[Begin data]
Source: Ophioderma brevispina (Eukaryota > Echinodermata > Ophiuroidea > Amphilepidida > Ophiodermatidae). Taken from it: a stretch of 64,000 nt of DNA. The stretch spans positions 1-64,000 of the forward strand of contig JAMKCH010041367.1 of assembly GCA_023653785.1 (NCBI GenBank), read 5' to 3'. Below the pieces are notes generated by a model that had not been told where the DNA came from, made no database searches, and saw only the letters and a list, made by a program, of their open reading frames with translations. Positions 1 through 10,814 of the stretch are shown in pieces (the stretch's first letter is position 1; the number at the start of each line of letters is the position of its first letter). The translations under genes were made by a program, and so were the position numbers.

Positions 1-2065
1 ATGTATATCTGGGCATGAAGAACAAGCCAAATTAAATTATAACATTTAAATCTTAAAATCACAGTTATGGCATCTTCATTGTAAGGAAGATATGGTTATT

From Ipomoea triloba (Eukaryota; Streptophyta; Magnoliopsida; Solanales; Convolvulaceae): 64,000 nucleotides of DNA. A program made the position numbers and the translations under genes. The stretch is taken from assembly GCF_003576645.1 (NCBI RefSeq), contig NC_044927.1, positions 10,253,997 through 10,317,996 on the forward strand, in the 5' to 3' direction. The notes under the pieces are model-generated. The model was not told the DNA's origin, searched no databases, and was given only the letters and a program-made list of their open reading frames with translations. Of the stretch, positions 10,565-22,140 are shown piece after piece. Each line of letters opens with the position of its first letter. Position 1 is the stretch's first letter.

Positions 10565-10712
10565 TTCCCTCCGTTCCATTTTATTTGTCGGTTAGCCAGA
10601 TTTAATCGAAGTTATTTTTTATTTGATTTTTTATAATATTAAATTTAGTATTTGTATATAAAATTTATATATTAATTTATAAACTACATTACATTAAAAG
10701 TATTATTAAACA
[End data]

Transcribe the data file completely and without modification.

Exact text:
Source: Ophioderma brevispina (Eukaryota > Echinodermata > Ophiuroidea > Amphilepidida > Ophiodermatidae). Taken from it: a stretch of 64,000 nt of DNA. The stretch spans positions 1-64,000 of the forward strand of contig JAMKCH010041367.1 of assembly GCA_023653785.1 (NCBI GenBank), read 5' to 3'. Below the pieces are notes generated by a model that had not been told where the DNA came from, made no database searches, and saw only the letters and a list, made by a program, of their open reading frames with translations. Positions 1 through 10,814 of the stretch are shown in pieces (the stretch's first letter is position 1; the number at the start of each line of letters is the position of its first letter). The translations under genes were made by a program, and so were the position numbers.

Positions 1-2065
1 ATGTATATCTGGGCATGAAGAACAAGCCAAATTAAATTATAACATTTAAATCTTAAAATCACAGTTATGGCATCTTCATTGTAAGGAAGATATGGTTATT

From Ipomoea triloba (Eukaryota; Streptophyta; Magnoliopsida; Solanales; Convolvulaceae): 64,000 nucleotides of DNA. A program made the position numbers and the translations under genes. The stretch is taken from assembly GCF_003576645.1 (NCBI RefSeq), contig NC_044927.1, positions 10,253,997 through 10,317,996 on the forward strand, in the 5' to 3' direction. The notes under the pieces are model-generated. The model was not told the DNA's origin, searched no databases, and was given only the letters and a program-made list of their open reading frames with translations. Of the stretch, positions 10,565-22,140 are shown piece after piece. Each line of letters opens with the position of its first letter. Position 1 is the stretch's first letter.

Positions 10565-10712
10565 TTCCCTCCGTTCCATTTTATTTGTCGGTTAGCCAGA
10601 TTTAATCGAAGTTATTTTTTATTTGATTTTTTATAATATTAAATTTAGTATTTGTATATAAAATTTATATATTAATTTATAAACTACATTACATTAAAAG
10701 TATTATTAAACA